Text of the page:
• Wed. Jun 29th, 2022

NYC to extend debt relief to taxi drivers after 2-week hunger strike

ByElla E. Kidwell

Nov 3, 2021

A dealing with New York’s largest taxi loan holder will save thousands of taxi drivers facing financial ruin after being forced into crippling debts due to exploitative practices.

Why is this important: New York officials reached the agreement after a two-week hunger strike by members of the city’s largest taxi drivers’ union, which appeal to the city to expand a driver debt relief program.

How we got here: To operate a taxi in town, drivers must purchase a medallion. But about 20 years ago, some industry leaders began artificially inflating the price of medallions, which the city regulates, a 2019 New York Times investigation found.

  • This meant that drivers who wanted to own their taxis had to take out bigger and bigger loans over the years – reaching $1 million at one point – “while lenders pocketed a hundred[s] millions of dollars, according to the Times.
  • After the market crash in 2014, thousands of drivers faced crippling debt and the loss of their livelihoods. The crisis pushed several drivers to commit suicide.

Driving the news: Marblegate, the city’s largest taxi loan holder, agreed to reduce the amount owed by each driver from an average of about $500,000 per driver to $170,000, according to the Times. The lender will also reduce payments to a maximum of $1,122 per month.

  • As part of the agreement, the city will pay Marblegate $30,000 for each driver and assume responsibility for loan repayment if a driver defaults.
  • Mayor Bill de Blasio’s office said it would work with other lenders to secure the same terms, ‘which would effectively amount to the bailout drivers have been looking for since the debt crisis jumped into the spotlight in 2018’ , notes the Times.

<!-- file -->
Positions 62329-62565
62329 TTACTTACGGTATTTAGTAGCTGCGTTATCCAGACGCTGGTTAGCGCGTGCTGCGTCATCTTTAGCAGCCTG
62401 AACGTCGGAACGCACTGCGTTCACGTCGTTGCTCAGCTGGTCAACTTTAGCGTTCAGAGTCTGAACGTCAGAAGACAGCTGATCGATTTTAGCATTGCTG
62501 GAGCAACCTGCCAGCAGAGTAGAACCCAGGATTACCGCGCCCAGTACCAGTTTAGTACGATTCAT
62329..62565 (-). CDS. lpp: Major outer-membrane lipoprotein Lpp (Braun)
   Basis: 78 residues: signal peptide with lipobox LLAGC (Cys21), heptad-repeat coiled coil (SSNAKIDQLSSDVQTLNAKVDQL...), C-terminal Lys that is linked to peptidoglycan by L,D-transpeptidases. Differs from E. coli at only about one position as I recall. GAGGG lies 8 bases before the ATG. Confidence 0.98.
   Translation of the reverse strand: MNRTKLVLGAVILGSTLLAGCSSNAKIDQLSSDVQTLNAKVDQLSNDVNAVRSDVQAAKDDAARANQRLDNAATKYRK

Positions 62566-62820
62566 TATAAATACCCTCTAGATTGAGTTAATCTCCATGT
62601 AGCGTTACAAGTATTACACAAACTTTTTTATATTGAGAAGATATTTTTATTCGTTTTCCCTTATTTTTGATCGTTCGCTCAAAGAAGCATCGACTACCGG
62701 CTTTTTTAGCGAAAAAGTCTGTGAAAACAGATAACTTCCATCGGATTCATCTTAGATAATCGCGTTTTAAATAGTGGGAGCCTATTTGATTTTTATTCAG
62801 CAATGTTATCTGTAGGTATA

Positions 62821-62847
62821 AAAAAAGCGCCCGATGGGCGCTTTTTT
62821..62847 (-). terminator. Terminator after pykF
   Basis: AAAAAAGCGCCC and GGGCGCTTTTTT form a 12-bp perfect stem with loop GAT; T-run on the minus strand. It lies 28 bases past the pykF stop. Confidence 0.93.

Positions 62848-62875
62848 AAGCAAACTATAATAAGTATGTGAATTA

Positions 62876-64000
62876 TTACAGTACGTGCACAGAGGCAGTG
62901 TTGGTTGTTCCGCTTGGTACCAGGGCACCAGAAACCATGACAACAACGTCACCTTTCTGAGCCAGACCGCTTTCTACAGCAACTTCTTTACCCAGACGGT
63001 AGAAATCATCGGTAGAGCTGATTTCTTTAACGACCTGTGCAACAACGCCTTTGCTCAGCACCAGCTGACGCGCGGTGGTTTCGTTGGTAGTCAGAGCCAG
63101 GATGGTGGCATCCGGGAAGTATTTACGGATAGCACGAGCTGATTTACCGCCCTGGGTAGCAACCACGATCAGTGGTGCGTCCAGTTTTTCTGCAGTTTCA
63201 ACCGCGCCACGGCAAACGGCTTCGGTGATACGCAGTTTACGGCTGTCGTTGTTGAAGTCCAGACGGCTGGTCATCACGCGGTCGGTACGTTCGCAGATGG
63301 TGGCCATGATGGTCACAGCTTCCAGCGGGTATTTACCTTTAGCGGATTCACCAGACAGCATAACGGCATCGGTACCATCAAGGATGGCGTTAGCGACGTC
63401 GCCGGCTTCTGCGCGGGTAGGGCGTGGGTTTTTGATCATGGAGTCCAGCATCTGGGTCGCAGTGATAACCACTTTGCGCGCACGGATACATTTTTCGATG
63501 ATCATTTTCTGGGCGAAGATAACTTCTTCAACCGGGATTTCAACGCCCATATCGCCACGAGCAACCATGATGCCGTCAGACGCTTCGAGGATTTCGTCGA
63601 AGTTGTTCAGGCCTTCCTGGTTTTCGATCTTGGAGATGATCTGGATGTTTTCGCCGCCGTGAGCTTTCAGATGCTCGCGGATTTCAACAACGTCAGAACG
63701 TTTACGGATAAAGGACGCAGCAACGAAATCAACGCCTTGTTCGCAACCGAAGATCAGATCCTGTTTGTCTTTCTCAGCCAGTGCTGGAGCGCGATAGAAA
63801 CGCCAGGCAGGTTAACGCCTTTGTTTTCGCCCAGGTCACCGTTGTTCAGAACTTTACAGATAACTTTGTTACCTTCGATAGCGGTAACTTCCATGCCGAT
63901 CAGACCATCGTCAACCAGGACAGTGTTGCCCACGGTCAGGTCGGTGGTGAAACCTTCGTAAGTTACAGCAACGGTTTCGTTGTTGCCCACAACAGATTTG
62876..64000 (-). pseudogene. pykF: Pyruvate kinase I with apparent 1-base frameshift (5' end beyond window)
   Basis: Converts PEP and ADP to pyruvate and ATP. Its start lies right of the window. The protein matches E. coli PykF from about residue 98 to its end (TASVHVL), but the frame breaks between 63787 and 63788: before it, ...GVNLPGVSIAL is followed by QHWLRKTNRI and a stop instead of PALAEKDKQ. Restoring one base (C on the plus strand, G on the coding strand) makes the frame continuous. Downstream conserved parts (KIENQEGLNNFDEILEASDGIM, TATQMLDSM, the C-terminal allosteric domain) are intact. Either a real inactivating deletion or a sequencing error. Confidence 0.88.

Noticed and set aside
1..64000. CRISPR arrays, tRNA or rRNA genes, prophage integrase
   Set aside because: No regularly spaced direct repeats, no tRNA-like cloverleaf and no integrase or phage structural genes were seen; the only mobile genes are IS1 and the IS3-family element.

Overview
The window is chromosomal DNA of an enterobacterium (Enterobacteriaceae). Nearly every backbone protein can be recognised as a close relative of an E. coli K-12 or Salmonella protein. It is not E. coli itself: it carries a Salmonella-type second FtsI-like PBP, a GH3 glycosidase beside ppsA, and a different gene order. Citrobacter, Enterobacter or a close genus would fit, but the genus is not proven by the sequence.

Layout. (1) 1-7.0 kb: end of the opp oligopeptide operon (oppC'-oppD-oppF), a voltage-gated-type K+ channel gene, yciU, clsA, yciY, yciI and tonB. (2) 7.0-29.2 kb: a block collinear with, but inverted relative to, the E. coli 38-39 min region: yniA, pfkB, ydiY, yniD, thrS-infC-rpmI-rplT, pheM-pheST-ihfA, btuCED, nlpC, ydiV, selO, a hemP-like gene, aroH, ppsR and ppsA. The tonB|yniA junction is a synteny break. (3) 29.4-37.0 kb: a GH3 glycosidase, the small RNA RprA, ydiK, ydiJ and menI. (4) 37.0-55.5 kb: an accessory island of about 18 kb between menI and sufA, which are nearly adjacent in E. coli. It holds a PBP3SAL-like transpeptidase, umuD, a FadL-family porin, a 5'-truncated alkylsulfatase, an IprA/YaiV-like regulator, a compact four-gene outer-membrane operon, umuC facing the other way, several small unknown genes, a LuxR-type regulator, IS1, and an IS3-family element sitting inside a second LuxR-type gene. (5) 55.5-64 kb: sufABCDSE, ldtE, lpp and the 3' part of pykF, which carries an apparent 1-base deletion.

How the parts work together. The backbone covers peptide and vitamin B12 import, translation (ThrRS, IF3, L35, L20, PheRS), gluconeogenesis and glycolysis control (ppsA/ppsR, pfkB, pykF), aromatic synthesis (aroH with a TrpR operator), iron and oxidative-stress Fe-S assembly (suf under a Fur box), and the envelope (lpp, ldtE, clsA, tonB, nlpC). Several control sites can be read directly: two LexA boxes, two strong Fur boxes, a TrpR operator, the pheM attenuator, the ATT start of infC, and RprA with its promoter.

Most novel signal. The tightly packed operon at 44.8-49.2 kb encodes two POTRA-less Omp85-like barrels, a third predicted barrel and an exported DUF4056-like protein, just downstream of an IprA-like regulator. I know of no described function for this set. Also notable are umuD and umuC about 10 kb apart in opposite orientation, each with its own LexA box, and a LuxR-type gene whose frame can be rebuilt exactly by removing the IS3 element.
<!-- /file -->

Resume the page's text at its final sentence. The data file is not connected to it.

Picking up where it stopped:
• “Cab drivers have worked tirelessly to make New York the most vibrant city in the world, and we refuse to leave them behind,” de Blasio said in a press release.

To note: The New York Taxi Workers Alliance (NYTWA), which has 25,000 members and which organized the hunger strike, is mainly composed people of color and immigrants.

What they say : “Today marks a new dawn, a new beginning for a workforce that has been through so much crisis and loss,” said NYTWA Executive Director Bhairavi Desai. said in a press release.

  • “Today we can say that owner-operators have achieved real debt relief and can begin to get their lives back. of their lives,” added Desai, who also thanked Sen. Chuck Schumer (D) for facilitating the deal.
  • “The city we love supported us and today we can say that we won!”
  • “It’s heartbreaking that it’s taken so much pain” for the city to recognize the needs of the workers, but it’s also “so powerful and inspiring to see … the willingness of these drivers to stand up for each other and to put their bodies on the line for each other,” New York Assemblyman Yuh-Line Niou (D), who has been on the 15-day hunger strike, told Axios.
  • The agreement shows that “we can actually prevent and stop and also help” when predatory lending is at stake. “We still have to continue this fight at the state level,” she added.

If you or someone you know is considering suicide, contact the National Suicide Prevention Lifeline at 1-800-273-8255 (Spanish: 1-888-628-9454; deaf and hard of hearing: 1-800-799-4889) or Crisis text line by texting HOME to 741741.